Granny, I don’t seem to have made myself clear. What I was saying is that some people have a talent for words, just as others have talents for painting, etc. Why should people who have a talent for words not use them? was my point. I certainly was not calling anyone lazy or stupid.

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  20. Grannymar Post author

    Tilly – I didn’t mean you. In the article and in the blog posts that I read on this subject, they all gave the impression that lack of vocab was due to laziness. I don’t think so, just as not being an expert at the other skills mentioned above, is not a hanging offence. There is room for everyone.

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  21. The Laughing Housewife

    I completely agree.

    There can definitely be an arrogance from intellectuals, but it is unwarranted: all they have is book learning. My husband is not a reader and doesn’t have a huge vocabulary, but he’s one of the smartest men I know and can turn his hand to anything. I’d rather have him than Will Self in an emergency.

    You set my mind at rest because I’m with you: one of my favourite sayings to my boys is that if all the lawyers went on strike, no one would notice…but if all the binmen went on strike, everyone would notice. We have our values all wrong.

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  22. Alice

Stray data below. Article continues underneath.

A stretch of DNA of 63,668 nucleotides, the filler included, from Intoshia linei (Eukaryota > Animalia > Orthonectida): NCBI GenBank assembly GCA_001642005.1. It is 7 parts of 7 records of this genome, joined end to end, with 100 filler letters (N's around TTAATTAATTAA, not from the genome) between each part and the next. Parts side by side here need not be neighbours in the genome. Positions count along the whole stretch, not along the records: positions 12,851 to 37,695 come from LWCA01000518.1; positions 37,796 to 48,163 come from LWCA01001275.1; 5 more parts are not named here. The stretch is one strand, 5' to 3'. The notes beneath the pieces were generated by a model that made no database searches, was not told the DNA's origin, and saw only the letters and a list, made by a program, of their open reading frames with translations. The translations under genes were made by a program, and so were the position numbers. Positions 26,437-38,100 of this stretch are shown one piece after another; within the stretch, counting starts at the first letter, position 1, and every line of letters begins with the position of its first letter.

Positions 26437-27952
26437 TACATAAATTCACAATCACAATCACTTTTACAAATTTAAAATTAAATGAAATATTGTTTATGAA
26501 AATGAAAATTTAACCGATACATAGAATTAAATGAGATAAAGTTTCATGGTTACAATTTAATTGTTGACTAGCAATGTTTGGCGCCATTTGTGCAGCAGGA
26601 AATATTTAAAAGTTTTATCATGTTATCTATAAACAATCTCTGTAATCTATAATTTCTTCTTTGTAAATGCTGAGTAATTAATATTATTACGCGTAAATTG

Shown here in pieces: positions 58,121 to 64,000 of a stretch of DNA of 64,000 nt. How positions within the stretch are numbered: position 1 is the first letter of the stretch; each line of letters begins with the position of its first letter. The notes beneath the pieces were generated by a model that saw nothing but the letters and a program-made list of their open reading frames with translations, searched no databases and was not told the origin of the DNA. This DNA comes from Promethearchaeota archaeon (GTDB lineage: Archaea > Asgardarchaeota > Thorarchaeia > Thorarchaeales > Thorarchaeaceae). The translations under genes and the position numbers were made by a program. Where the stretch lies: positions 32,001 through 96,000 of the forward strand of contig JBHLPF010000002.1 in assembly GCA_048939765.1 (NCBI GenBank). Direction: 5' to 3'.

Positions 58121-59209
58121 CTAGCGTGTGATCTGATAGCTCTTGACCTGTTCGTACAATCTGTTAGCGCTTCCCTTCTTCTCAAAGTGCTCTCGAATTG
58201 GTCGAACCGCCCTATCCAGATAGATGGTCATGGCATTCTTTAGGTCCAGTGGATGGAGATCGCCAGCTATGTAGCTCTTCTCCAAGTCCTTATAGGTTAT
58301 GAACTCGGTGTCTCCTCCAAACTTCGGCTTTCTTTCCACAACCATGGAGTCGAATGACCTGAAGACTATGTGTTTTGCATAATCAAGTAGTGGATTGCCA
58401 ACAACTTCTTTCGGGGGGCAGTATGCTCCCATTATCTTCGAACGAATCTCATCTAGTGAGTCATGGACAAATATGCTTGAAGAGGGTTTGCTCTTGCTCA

Ditto to just about all the POVs represented above. I remember it being Winston Churchill (I think it was him) who wrote something about his choice of simple wording in his writing and public speech. He never used long words if there was a five-letter one that worked just as well! If anyone knows who really said that, or can firm WS, I hope you will. Inquiry minds would like to know.

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  23. Grannymar Post author

    Alice – I never realised Winston Churchill chose shorter words where possible, before the longer ones.

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  24. Alice

    And it’s very possible I’m dis-remembering. That’s why I asked for confirmation if anyone knew for sure. I remembering reading it a small book a long time ago; I thought it was Churchill’s tiny book about his painting in his later years, but I couldn’t find it there. But I do know that it influenced me quite a bit in my own writing when I realized you don’t need to have big words in your vocabulary to be a good writer or even to sound intelligent. To this day I look extra hard at writers and speakers who use “big words.” Are they trying to show off? Or is that the way they really talk in their environment. Either could be true.

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  25. Grannymar Post author

    Alice – I went a searching and found the following:

    All great things are simple, and many can be expressed in single words: freedom, justice, honor, duty, mercy, hope. ~ Sir Winston Churchill

    Broadly speaking, the short words are the best, and the old words best of all. ~ Sir Winston Churchill